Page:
by Vihari-Lala Mitra | 1891 | 1,121,132 words | ISBN-10: 8171101519
The English translation of the Yoga-vasistha: a Hindu philosophical and spiritual text written by sage Valmiki from an Advaita-vedanta perspective. The book contains epic narratives similar to puranas and chronologically precedes the Ramayana. The Yoga-vasistha is believed by some Hindus to answer all the questions that arise in the human mind, an...
Argument: The travels of the pair, and their meeting the false Indra, and their call to Heaven.
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They roved about in the daytime, amidst the sylvan forests and amongst the trees and plants loaded with fruits, and flowers of various hues.
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They passed the day as the two loving friends together, and spent the night as a wedded couple; and never separated from the company of one another either by day or night.
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On every third day or night, when Chudala found the prince to be fast asleep; she used to take upon herself her former form of the princess, and repair to her royal palace, whence she returned to her husband in the forest, soon after her discharge of the state affairs as before.
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Thus the loving pair lived as two friends by day, and as husband and wife at night; both decked in flowers, and sleeping on their flowery bed.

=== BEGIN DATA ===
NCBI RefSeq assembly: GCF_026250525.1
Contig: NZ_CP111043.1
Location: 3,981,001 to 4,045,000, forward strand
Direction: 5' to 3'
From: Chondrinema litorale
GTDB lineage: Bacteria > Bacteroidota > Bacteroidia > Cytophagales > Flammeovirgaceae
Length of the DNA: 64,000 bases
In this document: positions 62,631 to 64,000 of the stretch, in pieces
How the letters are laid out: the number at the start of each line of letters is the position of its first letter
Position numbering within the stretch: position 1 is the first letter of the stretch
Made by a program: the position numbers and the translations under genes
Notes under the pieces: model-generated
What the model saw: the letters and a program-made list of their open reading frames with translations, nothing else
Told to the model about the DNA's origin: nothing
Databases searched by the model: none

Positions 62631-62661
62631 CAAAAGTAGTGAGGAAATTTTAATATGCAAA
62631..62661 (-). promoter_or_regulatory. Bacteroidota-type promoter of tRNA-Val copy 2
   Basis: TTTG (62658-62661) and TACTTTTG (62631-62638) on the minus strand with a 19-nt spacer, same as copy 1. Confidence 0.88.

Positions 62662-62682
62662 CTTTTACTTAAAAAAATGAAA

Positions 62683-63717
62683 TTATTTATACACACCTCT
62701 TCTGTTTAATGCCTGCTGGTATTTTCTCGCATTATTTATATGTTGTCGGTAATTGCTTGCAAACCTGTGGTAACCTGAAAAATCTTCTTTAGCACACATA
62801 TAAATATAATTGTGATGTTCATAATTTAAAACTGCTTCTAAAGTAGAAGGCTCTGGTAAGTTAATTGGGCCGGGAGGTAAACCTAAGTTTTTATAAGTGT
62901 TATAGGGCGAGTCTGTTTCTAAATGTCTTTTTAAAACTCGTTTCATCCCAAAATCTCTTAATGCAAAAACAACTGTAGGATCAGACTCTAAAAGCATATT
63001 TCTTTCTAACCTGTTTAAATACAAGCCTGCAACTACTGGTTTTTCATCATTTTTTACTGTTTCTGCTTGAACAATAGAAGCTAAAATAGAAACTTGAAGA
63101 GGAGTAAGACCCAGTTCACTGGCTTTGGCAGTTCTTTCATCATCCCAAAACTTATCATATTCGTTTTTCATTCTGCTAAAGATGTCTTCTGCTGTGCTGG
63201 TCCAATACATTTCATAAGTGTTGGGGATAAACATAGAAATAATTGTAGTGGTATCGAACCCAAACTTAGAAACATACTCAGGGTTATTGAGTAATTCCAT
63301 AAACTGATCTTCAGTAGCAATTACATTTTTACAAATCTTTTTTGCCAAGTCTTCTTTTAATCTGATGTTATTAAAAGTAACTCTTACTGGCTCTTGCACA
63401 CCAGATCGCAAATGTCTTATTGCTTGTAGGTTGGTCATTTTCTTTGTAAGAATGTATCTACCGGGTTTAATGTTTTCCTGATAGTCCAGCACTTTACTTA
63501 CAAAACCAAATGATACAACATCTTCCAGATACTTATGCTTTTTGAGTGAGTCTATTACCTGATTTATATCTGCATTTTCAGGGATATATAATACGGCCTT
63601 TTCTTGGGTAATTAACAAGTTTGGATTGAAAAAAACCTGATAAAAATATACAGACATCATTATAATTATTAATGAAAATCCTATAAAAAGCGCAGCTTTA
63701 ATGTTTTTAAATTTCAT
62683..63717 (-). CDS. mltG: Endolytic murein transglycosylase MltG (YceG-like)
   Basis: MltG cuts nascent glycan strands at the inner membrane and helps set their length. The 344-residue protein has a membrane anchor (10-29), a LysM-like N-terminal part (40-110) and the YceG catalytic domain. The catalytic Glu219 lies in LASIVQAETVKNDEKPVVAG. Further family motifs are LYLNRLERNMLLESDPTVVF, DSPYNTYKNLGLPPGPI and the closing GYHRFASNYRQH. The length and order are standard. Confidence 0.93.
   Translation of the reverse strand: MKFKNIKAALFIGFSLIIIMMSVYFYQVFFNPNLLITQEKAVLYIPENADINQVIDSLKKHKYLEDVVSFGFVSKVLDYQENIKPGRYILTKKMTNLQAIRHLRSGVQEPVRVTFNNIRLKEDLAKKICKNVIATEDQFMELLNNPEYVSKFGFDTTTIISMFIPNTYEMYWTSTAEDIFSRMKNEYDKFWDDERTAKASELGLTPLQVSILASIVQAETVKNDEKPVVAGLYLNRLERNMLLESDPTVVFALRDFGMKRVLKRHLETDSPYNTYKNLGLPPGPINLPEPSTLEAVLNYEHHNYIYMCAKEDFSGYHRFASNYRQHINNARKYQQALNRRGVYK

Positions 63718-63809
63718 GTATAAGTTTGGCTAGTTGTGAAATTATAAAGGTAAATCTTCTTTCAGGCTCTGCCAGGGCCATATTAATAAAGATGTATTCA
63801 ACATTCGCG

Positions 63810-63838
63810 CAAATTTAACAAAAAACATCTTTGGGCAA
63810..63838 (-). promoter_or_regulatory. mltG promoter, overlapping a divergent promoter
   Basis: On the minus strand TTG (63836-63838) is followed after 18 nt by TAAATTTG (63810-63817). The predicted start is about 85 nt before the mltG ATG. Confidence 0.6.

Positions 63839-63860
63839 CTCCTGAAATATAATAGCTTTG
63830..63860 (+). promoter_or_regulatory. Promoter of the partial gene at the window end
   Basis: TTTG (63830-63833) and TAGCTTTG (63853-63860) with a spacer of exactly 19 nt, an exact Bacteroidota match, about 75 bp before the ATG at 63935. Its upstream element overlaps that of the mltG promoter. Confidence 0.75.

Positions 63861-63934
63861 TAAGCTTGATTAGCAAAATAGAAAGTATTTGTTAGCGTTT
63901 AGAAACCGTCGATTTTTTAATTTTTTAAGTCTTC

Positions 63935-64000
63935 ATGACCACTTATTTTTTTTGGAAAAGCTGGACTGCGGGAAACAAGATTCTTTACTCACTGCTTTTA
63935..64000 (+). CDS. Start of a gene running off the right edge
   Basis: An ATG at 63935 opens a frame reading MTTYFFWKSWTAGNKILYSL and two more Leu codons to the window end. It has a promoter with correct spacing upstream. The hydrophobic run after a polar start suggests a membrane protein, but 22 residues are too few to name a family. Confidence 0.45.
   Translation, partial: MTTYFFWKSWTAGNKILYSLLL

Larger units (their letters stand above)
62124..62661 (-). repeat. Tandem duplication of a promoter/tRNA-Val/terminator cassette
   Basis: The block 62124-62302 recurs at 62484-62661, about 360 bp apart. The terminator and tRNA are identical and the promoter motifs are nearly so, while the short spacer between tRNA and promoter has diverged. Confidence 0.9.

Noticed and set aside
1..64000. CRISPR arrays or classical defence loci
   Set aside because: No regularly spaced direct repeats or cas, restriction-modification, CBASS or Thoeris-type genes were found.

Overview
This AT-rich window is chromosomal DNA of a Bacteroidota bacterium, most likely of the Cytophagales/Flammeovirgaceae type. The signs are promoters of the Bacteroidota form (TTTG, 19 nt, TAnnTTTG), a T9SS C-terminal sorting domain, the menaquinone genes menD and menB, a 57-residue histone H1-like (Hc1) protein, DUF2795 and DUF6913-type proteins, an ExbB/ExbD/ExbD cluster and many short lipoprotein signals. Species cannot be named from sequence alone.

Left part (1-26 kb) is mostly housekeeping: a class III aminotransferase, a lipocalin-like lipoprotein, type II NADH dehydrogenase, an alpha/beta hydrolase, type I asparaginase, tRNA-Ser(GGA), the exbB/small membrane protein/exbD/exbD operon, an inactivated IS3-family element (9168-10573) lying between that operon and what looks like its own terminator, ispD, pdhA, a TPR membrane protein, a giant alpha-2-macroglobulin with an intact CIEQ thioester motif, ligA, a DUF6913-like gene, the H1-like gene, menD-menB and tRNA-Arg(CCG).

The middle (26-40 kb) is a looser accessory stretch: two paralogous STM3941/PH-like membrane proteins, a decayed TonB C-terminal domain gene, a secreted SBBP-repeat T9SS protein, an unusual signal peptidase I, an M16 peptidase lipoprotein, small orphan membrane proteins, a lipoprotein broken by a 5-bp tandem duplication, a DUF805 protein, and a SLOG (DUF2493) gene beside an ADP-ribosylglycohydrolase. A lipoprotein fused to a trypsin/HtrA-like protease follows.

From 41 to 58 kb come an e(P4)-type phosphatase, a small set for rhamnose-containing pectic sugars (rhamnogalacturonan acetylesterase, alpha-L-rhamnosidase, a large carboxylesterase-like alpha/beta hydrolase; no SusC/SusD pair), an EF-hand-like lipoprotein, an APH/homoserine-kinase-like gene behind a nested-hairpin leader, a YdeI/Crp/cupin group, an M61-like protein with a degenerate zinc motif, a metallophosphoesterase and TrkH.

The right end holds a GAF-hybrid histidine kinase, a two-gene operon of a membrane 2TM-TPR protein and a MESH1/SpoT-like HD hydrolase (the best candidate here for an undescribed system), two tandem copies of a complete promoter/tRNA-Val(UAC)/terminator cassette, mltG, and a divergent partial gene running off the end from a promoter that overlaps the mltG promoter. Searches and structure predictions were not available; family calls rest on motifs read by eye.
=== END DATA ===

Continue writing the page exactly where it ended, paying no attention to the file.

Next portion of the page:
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They remained for a month in a gemming grotto of the Mahendra, and under the shade of the delightful sarala trees; where they were greatly endeared by the sylvan deities and the Kinnara foresters.
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They dwelt a month in the valley of Jammu, at the foot of Himalayan range and beside the Jambu river; they regaled on the fruits of Jam, which gave its name to the whole country (Jambudwipa).
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In this manner they passed over many countries and hilly districts, living together as two friends by day, and as a conjugal pair at night.
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Thus many months rolled away in their travels through many places, till there arose a thought in the mind of Chudala, to make a trial of her associate, and said:—
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I will make a trial of the heart of my partner, and see whether it is liable to have any attraction toward beauty and pleasurable objects.
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Thinking so, Chudala showed by her magic skill the god Indra, sporting in the company of celestial nymphs in that forest.
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Sikhidvaja seeing the god with his companion there, advanced before him and worshipped him, as he deserved, and said:—
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"O lord of gods!" will you deign to reveal unto me, the cause of your advent to this forest from your seat in the high and far distant heaven.